Perennial Garden Care - Flower Gardening Made Easy - Perennial gardens need less upkeep than lawns, however they do require routine care to look their finest and remain healthy. The following jobs are organized in order of frequency from weekly to every year. Right here are some ideas on ways to care for your perennial garden.
- Loose, well-drained, loamy soil to which garden compost has actually been brought in is perfect in the majority of areas.
- Fertilize with low-nitrogen, high-phosphorus fertilizer. Most perennials do not require heavy fertilization. A single application in spring (after the soil has actually warmed) is typically enough.
- Water deeply, particularly throughout the very first growing season. The soil must never ever be wet or excessively dry. Avoid getting water on the foliage to prevent illness.
- Group plants that have comparable water requirements.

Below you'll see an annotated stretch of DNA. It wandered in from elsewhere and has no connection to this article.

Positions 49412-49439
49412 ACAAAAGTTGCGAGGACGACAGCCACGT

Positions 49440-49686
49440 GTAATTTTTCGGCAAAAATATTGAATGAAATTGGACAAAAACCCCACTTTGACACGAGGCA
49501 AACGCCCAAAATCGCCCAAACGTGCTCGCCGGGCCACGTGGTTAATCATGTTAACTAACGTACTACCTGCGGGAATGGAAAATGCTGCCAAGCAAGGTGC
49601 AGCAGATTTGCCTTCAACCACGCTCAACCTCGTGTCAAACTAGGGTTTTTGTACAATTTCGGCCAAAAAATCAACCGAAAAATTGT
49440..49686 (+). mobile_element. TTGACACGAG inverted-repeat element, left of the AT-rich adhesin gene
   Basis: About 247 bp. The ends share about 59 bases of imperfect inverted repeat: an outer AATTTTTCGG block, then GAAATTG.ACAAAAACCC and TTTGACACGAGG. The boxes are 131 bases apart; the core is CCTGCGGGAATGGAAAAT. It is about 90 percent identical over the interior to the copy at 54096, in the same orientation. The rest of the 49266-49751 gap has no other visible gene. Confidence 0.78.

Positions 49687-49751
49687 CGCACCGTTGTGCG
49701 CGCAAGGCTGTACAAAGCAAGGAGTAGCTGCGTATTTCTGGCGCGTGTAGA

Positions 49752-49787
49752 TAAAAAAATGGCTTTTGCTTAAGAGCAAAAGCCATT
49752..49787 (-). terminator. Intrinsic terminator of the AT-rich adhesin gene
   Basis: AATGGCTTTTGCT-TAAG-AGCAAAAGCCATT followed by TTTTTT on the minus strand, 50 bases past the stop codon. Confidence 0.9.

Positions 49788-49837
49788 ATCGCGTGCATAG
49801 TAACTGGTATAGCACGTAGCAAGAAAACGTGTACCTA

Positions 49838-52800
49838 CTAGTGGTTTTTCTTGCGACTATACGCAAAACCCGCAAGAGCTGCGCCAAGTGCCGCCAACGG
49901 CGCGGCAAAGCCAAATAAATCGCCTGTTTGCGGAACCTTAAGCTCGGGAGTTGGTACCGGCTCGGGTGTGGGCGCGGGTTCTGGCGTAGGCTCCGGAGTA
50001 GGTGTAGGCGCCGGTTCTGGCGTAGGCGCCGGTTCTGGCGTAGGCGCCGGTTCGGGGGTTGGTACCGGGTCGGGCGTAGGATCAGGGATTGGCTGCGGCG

- Mulch around plants to keep weeds to a minimum and keep wetness.
- Create a cool, clean edge in between your lawn and flower bed. Use an edging device or set up irreversible edging.
- Remove used flowers to avoid plants from utilizing their energy on seed manufacturing and to promote reblooming.
- Put plant supports in location early in the season, prior to plants get too huge.
- When they are not in blossom, divide huge plants. Spring and fall are generally the very best times to do this.
- If your ground freezes, cover all your perennials with a safety mulch of garden compost or dry peat moss.
- Leave mulch on your perennial beds while ground is frozen up until there comes a number of nights in a row with above-freezing temperature levels. As you get rid of the mulch, include it to your compost heap.
Most containers do not have adequate soil volume to insulate perennial roots from freezing when winter season temperature levels drop. 2 or 3 weeks prior to freeze-up, transplant into the garden any perennials growing in all however huge containers.